Three keys to donor retention: interest, respect, and trust

figure_lowers_arrow_12403For several years now, fundraising consultants and researchers have sounded the alarm about sorry donor retention rates and it seems all the noise has had some effect. Donor attrition has evened out at around 105 donors departing for every 100 new and returning donors added to charitable giving rolls. Hardly the best of news, but better than what it had been.

By and large, fundraisers have become more adept at every stage of the donor development cycle, from asking, to thanking, to reporting via storytelling, to asking again. Or so has been my observation.

However, much of what encourages donors to stay (or to leave) is beyond the scope of the development team. Frequently, donor retention is simply the “canary in the mine” – an early alert that the organization has a serious problem(s).

It’s important, then, that leadership regularly scours the organization in search of systemic issues standing in the way of fundraising success. (Read here for examples of internal roadblocks.) There should also be strategies in place for checking public perception of the mission, methods, and reputation of the organization. A nonprofit can be well down the road of decline before the folks inside notice that constituents have lost interest in the cause, lost respect for the work, and/or lost trust in the organization and its leadership.

As Chris Zook warns in Unstoppable, “this sort of perception gap suggests that companies [nonprofits] are likely to react too slowly to circumstances . . . or they may realize too late that they need to re-examine the fundamentals” of how they do business. Returning to the canary metaphor, it’s amazing how many birds have to die before board and staff take notice, and how many more beyond that before there’s action.

One thing is certain. When faced with one or more of the three issues – loss of interest, respect, and/or trust – simply shouting “more fundraising” won’t do.


the world has moved on? For we organizational folks who love our causes, it’s a tough pill to swallow when the community you’re seeking to serve no longer sees what you do as needed. But change is the one sure constant of life. As Charles Darwin wrote in On the Origin of Species, it is not the strongest that survive, but the most adaptable to the environment.

If leadership determines that the mission simply can’t be adapted or that the problem at the heart of the organization’s founding has been solved, it’s better to close up shop gracefully than to hang on through a slow and painful death. You’re not leading (or serving or solving problems) if no one is on the journey with you.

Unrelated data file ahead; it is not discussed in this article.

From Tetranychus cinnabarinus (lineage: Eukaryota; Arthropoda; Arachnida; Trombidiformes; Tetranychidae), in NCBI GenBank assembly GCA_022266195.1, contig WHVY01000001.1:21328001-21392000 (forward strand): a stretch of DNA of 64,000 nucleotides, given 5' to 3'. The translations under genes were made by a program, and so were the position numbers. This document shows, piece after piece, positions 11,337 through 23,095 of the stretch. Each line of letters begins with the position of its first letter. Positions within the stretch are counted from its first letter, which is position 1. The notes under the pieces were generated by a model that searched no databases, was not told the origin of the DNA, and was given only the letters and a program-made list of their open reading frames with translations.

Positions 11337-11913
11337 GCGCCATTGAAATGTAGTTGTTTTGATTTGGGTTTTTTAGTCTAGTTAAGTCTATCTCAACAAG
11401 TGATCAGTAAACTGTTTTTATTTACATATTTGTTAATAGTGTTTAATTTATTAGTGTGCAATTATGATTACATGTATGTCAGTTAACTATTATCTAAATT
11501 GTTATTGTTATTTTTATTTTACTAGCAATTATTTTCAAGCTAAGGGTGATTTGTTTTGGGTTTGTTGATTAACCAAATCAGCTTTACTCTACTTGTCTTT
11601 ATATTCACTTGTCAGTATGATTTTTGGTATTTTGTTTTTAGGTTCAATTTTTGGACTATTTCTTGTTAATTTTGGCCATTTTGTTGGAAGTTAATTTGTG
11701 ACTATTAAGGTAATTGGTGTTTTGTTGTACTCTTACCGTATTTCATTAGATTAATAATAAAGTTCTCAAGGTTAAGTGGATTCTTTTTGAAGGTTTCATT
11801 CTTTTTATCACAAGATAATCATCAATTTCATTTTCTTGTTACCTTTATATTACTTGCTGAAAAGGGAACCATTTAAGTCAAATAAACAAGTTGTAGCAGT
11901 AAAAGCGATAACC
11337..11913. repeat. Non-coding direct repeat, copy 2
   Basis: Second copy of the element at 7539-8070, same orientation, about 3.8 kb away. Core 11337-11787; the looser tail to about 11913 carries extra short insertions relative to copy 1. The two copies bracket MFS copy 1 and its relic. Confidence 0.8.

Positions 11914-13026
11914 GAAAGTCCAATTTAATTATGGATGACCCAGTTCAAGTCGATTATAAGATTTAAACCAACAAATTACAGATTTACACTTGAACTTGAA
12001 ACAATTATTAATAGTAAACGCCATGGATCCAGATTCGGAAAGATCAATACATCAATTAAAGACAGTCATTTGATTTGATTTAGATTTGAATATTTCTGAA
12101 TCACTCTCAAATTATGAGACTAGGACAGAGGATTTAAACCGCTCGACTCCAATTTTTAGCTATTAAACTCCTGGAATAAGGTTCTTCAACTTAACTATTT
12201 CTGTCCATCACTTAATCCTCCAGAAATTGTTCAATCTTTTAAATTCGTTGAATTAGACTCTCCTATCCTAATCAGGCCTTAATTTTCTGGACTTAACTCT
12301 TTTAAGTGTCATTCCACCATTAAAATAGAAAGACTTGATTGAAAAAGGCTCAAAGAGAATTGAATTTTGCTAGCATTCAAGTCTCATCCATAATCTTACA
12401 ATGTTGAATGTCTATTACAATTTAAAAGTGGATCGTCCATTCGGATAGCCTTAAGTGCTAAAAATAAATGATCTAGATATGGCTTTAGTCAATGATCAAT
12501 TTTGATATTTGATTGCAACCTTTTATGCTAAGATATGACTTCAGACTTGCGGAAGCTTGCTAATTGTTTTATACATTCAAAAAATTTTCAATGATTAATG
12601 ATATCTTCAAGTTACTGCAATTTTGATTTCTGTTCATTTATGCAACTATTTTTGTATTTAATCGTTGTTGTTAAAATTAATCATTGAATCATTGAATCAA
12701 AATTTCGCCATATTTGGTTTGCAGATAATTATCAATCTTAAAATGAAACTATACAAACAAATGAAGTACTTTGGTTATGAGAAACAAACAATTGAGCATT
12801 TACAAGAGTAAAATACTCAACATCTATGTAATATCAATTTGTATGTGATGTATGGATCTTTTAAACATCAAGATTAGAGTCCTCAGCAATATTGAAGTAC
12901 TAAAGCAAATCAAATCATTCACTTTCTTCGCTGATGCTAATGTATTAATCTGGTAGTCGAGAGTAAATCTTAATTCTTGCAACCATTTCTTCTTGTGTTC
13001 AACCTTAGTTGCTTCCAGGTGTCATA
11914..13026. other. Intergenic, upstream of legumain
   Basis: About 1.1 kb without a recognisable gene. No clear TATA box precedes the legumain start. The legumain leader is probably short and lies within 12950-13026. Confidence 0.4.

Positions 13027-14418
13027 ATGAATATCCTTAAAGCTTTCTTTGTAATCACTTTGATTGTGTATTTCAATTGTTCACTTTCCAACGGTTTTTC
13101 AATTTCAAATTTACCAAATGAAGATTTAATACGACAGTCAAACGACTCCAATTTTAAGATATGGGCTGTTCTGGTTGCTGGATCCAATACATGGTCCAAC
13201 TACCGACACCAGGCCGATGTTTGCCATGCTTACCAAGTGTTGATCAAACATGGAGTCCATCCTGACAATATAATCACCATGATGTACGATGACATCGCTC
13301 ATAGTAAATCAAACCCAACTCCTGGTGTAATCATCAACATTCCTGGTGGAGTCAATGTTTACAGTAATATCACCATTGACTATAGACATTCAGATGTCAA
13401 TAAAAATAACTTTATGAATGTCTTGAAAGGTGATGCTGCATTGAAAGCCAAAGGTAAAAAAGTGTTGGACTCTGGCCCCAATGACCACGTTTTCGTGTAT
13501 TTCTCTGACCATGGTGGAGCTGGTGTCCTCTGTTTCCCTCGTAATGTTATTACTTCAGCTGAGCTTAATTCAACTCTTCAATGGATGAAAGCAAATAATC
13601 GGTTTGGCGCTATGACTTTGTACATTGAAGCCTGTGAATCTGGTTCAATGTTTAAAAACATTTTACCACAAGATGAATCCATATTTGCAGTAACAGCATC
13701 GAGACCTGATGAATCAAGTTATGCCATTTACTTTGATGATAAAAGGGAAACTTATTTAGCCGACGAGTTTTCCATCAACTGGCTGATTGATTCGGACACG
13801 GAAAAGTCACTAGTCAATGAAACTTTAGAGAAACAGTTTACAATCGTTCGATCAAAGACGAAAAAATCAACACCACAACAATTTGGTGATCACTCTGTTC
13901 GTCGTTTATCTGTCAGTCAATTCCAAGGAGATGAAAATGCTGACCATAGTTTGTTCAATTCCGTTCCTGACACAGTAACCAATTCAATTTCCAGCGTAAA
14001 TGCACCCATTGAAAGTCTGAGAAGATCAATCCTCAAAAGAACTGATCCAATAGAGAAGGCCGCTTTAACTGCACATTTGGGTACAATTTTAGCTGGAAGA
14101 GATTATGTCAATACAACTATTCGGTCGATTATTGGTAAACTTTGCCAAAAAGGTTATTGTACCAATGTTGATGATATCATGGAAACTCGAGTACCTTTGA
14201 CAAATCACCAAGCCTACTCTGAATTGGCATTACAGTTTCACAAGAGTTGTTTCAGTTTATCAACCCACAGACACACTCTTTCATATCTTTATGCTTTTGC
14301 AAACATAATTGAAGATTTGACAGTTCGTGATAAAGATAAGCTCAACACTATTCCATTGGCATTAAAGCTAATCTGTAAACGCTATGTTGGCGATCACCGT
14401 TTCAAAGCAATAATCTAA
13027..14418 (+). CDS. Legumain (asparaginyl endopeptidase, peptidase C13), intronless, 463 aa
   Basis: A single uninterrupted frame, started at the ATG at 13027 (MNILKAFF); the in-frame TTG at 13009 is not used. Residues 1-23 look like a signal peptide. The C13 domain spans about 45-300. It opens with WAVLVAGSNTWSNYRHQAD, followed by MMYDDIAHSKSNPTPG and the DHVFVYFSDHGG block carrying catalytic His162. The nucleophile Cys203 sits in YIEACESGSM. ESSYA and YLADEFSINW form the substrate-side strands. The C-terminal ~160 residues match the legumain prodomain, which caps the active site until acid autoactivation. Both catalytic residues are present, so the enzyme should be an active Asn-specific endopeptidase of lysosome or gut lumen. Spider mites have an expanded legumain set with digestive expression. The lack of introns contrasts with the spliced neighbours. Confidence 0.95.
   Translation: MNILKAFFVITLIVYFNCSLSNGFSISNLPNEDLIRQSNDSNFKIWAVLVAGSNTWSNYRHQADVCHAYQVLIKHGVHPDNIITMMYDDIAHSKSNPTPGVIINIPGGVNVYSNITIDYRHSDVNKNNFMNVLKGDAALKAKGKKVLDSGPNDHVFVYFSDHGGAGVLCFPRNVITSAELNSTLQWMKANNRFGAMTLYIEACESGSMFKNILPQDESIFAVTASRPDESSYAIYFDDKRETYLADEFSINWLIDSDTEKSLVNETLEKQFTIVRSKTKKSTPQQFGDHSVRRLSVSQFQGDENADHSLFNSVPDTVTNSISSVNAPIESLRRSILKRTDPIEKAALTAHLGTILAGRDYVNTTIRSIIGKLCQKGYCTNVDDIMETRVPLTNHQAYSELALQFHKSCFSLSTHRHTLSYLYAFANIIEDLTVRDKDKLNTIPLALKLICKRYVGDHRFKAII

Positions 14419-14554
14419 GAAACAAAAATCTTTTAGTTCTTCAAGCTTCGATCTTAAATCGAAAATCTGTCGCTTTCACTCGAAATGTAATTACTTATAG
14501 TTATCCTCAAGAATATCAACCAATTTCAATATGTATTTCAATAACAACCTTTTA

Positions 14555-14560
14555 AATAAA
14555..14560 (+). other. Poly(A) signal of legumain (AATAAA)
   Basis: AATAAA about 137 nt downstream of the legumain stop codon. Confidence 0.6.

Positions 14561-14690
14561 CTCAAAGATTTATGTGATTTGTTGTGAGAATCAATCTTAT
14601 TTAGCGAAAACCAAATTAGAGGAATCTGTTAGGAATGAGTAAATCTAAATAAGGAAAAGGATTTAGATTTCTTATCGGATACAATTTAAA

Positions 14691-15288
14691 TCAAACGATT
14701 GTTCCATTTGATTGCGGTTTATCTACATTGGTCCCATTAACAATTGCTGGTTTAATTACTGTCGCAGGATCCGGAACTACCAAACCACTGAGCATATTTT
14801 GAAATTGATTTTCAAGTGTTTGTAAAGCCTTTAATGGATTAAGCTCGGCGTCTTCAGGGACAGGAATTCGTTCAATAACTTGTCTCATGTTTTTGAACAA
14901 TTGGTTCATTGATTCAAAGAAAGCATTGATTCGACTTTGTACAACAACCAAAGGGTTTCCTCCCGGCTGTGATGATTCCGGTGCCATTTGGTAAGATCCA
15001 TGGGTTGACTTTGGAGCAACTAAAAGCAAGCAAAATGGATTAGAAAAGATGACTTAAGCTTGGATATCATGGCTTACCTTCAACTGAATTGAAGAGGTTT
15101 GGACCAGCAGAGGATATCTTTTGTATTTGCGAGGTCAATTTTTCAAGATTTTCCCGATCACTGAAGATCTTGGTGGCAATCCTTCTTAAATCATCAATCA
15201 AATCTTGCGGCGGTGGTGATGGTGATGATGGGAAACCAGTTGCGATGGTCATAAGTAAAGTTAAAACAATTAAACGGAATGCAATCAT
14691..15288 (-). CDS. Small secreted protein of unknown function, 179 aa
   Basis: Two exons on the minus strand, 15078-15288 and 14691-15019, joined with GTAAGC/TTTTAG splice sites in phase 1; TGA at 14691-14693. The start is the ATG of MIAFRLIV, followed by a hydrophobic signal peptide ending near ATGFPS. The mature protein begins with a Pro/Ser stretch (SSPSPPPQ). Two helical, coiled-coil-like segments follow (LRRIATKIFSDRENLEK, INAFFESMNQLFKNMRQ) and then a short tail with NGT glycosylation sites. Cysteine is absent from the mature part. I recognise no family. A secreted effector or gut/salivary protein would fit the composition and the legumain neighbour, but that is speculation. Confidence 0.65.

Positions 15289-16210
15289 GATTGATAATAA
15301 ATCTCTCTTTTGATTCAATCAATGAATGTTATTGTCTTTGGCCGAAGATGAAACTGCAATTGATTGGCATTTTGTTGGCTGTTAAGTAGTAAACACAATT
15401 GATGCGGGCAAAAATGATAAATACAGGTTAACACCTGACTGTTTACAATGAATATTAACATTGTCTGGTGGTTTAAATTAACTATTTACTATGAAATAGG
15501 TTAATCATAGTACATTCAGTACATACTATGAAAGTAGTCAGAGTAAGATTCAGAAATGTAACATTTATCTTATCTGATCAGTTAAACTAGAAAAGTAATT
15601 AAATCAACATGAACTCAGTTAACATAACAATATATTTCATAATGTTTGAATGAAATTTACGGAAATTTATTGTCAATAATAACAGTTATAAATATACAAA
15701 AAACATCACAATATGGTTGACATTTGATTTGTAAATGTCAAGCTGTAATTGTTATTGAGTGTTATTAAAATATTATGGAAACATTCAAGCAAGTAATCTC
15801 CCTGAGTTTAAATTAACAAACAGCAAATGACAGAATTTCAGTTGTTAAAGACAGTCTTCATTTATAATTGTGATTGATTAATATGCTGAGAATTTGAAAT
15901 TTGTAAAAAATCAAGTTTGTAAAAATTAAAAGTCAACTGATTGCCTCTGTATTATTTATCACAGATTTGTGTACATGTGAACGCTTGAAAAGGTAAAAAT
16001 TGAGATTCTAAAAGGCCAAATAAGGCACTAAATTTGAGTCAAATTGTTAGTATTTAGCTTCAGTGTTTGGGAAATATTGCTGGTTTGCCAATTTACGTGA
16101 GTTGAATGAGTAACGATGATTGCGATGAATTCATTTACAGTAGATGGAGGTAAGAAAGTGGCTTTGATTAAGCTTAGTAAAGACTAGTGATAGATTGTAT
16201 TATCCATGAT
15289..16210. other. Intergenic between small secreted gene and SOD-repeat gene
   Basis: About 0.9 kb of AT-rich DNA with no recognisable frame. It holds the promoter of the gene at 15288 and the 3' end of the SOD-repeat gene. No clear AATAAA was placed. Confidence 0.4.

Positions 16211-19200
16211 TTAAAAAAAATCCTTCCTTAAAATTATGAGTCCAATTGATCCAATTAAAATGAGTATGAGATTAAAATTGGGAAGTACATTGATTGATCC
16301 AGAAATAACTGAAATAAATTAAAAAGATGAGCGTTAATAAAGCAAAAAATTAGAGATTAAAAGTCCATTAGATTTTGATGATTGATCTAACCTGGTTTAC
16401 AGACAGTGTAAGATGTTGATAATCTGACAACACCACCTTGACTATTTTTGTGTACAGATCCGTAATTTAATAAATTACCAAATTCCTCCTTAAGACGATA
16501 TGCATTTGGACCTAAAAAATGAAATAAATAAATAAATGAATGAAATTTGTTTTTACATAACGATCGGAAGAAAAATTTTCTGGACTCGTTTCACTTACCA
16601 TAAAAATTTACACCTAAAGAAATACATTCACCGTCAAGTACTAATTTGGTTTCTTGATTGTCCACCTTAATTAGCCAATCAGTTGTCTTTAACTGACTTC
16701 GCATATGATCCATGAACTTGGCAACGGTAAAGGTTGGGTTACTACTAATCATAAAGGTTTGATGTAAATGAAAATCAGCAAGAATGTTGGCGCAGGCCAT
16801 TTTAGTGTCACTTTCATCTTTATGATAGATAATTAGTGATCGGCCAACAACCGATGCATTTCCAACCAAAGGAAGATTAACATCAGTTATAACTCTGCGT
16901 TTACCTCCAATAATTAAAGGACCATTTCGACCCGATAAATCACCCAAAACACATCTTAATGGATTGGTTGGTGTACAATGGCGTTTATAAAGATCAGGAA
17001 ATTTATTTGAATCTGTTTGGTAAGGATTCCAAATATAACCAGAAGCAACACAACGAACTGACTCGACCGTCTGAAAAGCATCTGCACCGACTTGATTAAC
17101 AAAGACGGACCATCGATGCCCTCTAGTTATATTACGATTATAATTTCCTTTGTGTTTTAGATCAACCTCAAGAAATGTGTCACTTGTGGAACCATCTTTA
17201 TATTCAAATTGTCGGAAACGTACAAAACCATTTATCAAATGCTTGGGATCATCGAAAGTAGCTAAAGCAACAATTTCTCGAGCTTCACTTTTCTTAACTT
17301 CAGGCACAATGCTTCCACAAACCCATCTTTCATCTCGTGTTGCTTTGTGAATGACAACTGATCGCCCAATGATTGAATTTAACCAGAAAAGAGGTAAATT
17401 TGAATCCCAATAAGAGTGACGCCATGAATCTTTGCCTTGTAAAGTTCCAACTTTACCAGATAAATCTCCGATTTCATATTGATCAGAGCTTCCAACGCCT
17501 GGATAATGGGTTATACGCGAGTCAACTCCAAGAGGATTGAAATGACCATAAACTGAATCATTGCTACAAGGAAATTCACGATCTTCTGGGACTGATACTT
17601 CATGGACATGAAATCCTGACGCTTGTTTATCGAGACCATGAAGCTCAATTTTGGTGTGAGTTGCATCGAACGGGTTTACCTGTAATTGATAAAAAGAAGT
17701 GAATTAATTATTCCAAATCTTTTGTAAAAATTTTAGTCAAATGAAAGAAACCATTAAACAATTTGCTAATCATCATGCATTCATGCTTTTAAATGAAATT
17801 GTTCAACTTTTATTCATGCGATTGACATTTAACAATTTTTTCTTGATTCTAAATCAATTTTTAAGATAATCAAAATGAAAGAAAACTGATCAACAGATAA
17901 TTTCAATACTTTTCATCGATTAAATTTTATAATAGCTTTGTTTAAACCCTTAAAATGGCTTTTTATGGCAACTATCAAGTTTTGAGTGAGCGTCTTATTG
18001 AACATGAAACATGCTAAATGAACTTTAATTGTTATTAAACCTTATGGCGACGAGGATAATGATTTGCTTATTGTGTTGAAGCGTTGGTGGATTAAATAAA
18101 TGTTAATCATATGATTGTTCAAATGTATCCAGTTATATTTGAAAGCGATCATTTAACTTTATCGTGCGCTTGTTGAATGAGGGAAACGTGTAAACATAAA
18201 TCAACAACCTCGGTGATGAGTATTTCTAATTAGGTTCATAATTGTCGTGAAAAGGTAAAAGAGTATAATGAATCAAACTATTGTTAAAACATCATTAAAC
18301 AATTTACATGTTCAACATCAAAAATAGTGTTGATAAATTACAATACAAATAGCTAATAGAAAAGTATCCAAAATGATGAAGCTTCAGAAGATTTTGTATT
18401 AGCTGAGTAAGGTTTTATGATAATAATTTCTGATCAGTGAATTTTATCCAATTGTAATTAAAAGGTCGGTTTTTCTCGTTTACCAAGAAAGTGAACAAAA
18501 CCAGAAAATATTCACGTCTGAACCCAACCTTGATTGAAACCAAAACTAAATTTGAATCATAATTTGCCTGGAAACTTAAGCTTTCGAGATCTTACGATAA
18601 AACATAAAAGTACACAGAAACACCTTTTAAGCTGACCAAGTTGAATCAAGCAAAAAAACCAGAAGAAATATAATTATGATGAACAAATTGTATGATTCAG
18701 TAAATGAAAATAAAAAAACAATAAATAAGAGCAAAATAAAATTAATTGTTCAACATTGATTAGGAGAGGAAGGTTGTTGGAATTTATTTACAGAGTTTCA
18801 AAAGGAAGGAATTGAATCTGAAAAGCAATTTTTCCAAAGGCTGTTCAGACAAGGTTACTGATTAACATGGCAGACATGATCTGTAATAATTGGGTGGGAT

the brand has been diminished? I’ve yet to meet a board that doesn’t think their organization is doing a bang up job. But truth be told, there’s too much settling for mediocre in the nonprofit community – including on the part of organizations with a faith-base. The giving public, however, isn’t as easily fooled as board members. Donors are quick to separate the average from the good or great.

Organizational leaders need to be ready, willing, and prepared to receive and act on the candid assessment of clients, donors (current and potential), and peers in the field. All the more so when God’s name is on the line. As you may have heard said, holy shoddy is still shoddy.

promises have been broken? Hardly a month goes by without a story in the local or national press about a slip-up by a nonprofit leader. It can take years for an organization to recover from a moral lapse, illegal action, or harm to clients. When organizational leaders try to hide the mess or worse, lie about it to the public, the fall-out is even more long-lasting.

We can wish (even pray) for grace on the part of donors, but once disappointed, supporters are slow to return to the giving fold. If an organization is guilty of breaking trust, the board must confess, apologize, and commit to making things right. It’s up to the board to guarantee the organization’s worthiness to receive the goodwill and gifts of those with whom and on whose behalf it serves.

When it comes to donor retention, interest, respect, and trust are all essential. Without these three, everything else is as noisy gongs and clanging cymbals to donor ears. Who would want to hang around for that?

For more on donor retention, see:

Finder/keeper beats loser/weeper, every time

When building a donor base, watch the coming in and going out

Donor retention is THE thing


What's your take on this topic?

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